In a rescue, first responders also use long, airtight bags and an air compressor to move collapsed walls, huge boulders, and other heavy debris away from victims so they can be saved. The bags between the tables showed you how it works. Science rocks!

Take It Further

The Table Lift Challenge

For this activity, you need:

  • Two bags
  • Two matching desks or tables
  • Two assistants
  • Adult Supervision
  1. Prepare two bags by tying a knot in one end of each bag.
  2. Spread the bags out flat on a table with the open ends hanging well over the opposite edges.
  3. Ask for several people to help you position another identical table upside down on top of the first table. The two bags should be sandwiched in between the tops of the two tables.
  4. Ask each helper to kneel down at the ends of the table and begin blowing into the bags.  This time, however, they do put their mouths on the bag as they blow. Remind them to squeeze the bags closed after each breath so no air escapes.
  5. The force of the air in the bags will slowly cause the inverted table to rise!
  6. Invite more friends to come and sit on the inverted table. Roughly estimate the weight of the table and the people who are sitting on it. Warn your friends not to get their fingers caught in between the tables. As the two people at the ends of the table blow into the Windbags, the table and the people on the table will rise.

The science behind the lifting table can be explained by Pascal’s Law. His experiments with fluids led him to conclude that the pressure exerted on a confined fluid (in this case the air in the bag) exerts equal pressure in all directions: up, down, front, back, and sideways. In other words, the compressed air is exerting pressure underneath the inverted table equally throughout the long bag. This same principle is being applied when you pump up a bicycle tire or when an auto mechanic uses an air lift in a garage.

Our creative team of pencil pushers did a quick calculation and arrived at the conclusion that two Windbags will support up to 2,000 pounds of weight. Remember, firefighters and rescue workers routinely use long, airtight canvas tubes and a large air compressor to lift cars, huge rocks, debris, or other objects out of the way so they can make a successful rescue.

Balloon Structures

Announce to your audience that they have five minutes to work together to build the largest free-standing Windbag structure they possibly can. The structure must only be held up by the Windbags themselves – no one can physically hold up the structure. Note: It would help to do this activity in a gym, a large ballroom, or outside.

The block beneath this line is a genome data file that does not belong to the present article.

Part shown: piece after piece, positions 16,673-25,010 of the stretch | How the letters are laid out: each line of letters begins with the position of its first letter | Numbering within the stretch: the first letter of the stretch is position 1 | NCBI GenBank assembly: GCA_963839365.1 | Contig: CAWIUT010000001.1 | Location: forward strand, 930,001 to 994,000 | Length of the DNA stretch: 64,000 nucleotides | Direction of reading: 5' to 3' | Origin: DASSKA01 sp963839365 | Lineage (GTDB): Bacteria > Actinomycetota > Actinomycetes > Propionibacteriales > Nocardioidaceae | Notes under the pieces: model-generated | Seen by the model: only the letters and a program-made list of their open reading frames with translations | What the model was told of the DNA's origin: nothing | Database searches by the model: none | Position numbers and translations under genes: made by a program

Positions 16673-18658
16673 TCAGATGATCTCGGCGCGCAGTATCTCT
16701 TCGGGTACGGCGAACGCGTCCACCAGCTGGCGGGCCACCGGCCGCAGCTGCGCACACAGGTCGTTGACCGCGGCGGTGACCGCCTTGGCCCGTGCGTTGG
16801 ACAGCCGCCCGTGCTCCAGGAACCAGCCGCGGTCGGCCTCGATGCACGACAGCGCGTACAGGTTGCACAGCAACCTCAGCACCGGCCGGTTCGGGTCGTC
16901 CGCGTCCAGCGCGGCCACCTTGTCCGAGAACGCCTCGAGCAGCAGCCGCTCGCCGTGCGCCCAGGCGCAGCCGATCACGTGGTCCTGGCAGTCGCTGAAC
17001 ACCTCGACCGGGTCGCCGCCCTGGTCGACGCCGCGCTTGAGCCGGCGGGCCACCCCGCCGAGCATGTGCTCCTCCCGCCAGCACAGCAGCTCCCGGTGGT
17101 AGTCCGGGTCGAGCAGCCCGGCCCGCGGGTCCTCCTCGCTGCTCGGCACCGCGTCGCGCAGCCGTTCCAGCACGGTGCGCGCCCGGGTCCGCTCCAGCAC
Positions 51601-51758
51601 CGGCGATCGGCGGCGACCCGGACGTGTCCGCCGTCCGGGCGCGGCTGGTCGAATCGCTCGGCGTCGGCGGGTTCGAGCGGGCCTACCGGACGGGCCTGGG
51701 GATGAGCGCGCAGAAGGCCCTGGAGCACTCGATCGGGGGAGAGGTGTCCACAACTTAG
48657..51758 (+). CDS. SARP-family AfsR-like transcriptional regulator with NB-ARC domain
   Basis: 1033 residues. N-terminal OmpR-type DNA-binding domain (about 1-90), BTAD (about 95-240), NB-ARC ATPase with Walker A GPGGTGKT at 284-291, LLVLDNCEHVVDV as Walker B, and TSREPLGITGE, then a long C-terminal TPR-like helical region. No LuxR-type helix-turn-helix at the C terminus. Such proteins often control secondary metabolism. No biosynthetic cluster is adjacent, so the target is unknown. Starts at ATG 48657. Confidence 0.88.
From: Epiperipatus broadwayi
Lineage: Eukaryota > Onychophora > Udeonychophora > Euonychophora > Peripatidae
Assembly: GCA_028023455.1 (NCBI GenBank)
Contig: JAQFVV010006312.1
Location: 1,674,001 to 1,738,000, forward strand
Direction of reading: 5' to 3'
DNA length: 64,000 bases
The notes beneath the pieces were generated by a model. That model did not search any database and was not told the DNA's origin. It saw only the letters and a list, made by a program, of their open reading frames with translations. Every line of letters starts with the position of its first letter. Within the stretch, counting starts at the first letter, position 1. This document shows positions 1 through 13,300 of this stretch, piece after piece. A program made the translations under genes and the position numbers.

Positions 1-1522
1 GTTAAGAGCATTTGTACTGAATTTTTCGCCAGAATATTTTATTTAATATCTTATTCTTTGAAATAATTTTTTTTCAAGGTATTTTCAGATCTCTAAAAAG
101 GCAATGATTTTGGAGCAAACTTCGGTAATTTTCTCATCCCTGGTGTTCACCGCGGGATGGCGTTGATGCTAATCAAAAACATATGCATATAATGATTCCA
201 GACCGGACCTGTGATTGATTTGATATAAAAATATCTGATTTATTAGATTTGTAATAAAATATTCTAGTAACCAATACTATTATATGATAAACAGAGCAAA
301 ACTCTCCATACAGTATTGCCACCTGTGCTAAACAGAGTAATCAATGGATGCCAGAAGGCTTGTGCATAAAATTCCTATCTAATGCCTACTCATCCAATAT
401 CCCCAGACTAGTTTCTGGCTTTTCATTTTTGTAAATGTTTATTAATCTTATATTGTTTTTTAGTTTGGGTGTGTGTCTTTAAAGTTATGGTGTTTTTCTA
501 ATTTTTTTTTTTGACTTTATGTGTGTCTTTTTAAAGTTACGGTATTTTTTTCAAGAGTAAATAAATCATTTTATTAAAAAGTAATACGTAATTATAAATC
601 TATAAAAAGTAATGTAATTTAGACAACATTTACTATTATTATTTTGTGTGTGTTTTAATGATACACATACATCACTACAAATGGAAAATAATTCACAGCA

Here’s a tip… Loop two rubber bands together to form a “figure eight.” Now hook two Windbags together by slipping the rubber bands over the tied ends of two inflated Windbags. Use more rubber band “figure eights” to connect multiple Windbags and create all kinds of creative structures. It’s a great team building activity for kids and adults alike.



Science Fair Connection

Determine how much Bernoulli’s principle is affected by the size of a bag’s opening. Devise a contraption that adjusts the size accurately or a clever way of measuring it.

Test how long the bags are able to hold onto the air inside of them once inflated.

How is a bag affected by air temperature?

How long can a bag be and still be inflated with one breath? What if you used bigger lungs? a fan?

Steve Spangler Uses Windbags to Set Guinness World Record

Steve used Windbags to demonstrate the power of air at the first annual 9News Weather and Science Day at Coors Field in Denver, Colorado, on May 7, 2009. As part of Weather & Science Day, Steve Spangler Science was awarded the Guinness World Record for the Largest Physics Lesson, with 5,401 participants using their own Windbags to perform their own physics activity. Participants had two minutes to inflate their Windbags, and the news helicopter hovering above the stadium captured the colorful scene. Danny Girton, official adjudicator for Guinness World Records, was on hand to verify the record-breaking event and presented Steve Spangler and his team with an official Guinness World Record certificate at the close of the event.